Gymnastics eating disorders:


Eating disorders are found in all sports; sports that emphasize leanness for performance and appearance are at a significantly greater risk. Hence, gymnasts, long-distance runners, divers, and figure skaters are more prone to developing eating disorders then those who compete in nonweight-restricting sports such as volleyball or football. In the 1992, a survey carried in America concluded that 51% of the gymnastics programs that responded reported this illness among its team members, a far greater number compare to other sports.
Causes for Eating disorders in Gymnasts
1. Excess weight can hinder performance.
2. Judging gymnastics routines is not as objective. Each judge assigns a score according to his or her own beliefs. Thus, the appearance of the performer may actually influence their perceptions and affect their ultimate decision.
3. A third reason for the greater prevalence of eating disorders among these gymnasts is coaches. As weight impairs performance, coaches overplay this aspect and instruct on weight control.
Relationship between body weight and performance:
Usually it is said that an inverse relationship exists between body weight or composition and athletic performance. The higher the body weight, the poorer the performance and vice versa. One study examined the physiological performance variables needed for skills in the routines of elite gymnasts, such as running speed, jumping height, and hand strength. This investigation found that there was no correlation between body weight and the performance of these behaviors. In a different study, however, it said that weight impinges on performance. Thus there are contradictory views.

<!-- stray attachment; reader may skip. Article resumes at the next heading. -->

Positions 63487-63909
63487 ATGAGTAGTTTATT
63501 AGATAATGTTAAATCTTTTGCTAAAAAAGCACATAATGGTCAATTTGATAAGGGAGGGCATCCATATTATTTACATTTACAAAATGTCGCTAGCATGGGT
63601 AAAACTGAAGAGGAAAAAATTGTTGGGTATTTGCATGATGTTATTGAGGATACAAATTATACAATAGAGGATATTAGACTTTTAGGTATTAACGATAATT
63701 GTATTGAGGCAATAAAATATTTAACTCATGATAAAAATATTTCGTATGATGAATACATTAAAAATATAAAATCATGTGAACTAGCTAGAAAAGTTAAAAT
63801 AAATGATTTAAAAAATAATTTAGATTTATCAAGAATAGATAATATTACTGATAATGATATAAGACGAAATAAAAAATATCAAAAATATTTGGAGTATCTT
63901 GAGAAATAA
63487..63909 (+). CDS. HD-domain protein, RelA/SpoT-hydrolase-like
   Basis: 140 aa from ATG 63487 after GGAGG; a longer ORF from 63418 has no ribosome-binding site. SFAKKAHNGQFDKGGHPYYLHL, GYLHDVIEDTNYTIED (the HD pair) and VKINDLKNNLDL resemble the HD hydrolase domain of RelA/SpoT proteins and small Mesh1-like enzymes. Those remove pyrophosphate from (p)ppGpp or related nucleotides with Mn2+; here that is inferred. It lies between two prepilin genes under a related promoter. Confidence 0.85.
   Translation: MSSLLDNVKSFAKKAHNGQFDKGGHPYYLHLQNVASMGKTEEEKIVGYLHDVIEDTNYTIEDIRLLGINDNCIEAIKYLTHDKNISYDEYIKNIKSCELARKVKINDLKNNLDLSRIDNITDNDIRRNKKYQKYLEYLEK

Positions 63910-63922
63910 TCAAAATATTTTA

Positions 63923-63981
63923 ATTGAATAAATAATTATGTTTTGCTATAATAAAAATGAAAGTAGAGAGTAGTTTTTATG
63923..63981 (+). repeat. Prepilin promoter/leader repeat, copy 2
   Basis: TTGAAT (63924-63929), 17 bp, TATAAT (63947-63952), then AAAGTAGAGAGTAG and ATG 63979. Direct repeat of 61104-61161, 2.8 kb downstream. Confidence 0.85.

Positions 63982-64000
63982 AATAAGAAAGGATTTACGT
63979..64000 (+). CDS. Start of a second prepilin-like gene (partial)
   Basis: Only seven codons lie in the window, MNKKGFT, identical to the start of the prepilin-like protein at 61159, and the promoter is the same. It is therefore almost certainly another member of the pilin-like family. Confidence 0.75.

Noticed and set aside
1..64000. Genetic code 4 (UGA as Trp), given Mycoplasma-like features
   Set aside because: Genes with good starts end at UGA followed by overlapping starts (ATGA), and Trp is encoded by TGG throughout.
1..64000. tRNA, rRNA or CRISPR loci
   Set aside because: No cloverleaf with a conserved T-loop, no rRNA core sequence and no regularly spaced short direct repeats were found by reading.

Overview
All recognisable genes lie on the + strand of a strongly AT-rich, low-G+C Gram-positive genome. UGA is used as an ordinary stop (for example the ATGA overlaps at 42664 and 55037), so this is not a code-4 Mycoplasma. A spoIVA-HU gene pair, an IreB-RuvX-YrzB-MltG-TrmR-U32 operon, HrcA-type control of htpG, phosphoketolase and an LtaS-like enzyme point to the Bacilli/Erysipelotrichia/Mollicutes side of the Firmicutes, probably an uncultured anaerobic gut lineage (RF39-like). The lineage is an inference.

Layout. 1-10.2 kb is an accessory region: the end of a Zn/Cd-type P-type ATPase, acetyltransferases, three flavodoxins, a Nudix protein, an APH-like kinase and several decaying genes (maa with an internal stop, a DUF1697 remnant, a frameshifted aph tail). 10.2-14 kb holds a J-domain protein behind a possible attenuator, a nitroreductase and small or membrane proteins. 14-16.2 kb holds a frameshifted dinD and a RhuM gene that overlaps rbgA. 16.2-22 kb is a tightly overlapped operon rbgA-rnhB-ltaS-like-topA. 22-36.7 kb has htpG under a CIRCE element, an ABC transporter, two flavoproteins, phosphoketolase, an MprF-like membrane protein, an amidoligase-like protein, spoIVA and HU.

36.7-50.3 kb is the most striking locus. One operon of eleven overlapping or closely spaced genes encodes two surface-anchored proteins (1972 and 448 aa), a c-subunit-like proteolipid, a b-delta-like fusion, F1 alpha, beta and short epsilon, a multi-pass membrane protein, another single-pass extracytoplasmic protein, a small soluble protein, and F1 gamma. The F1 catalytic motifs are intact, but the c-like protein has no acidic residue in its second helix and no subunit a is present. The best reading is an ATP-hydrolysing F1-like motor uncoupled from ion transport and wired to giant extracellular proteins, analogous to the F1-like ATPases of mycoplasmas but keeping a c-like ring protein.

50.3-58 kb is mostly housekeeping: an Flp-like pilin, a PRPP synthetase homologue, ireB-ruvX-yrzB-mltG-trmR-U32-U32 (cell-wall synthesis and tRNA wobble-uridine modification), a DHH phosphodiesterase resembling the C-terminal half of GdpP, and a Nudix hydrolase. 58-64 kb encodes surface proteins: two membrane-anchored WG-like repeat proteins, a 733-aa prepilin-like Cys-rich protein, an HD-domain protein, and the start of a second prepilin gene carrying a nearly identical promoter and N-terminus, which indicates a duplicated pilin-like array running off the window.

Impact of severe weight loss:
Rapid weight loss techniques lead to severe consequences that affect both the performance and the overall health of gymnasts. These include fatigue, nutrient inadequacies, and impaired growth. In women consequences include amenorrohoea (cessation of period). Severe estrogen deficiency causes cessation of menstruation, which leads to bone loss and osteoporosis later in life.
Gender concerns:
Eating disorder often strikes young women who try to evade the natural process of becoming adults. They use drastic measures to maintain a thin and girlish figure. Today's female gymnast must maintain girlish figure to stay reach top. For them, the onset of womanhood is scary as it means developing hips or breasts that might impinge their performance. As demonstrated by such famous gymnasts as Kathy Johnson and Nadia Comaneci who have struggled with eating disorders themselves, women's gymnastics seems "designed for the disease".
Measures Required:
1. Developing better criteria for judging a gymnasts performance.
2. Educating Coaches and Judges about the eating disorders.
3. Training Coaches to detect Eating disorders.
4. Creating Help lines and Support Groups.

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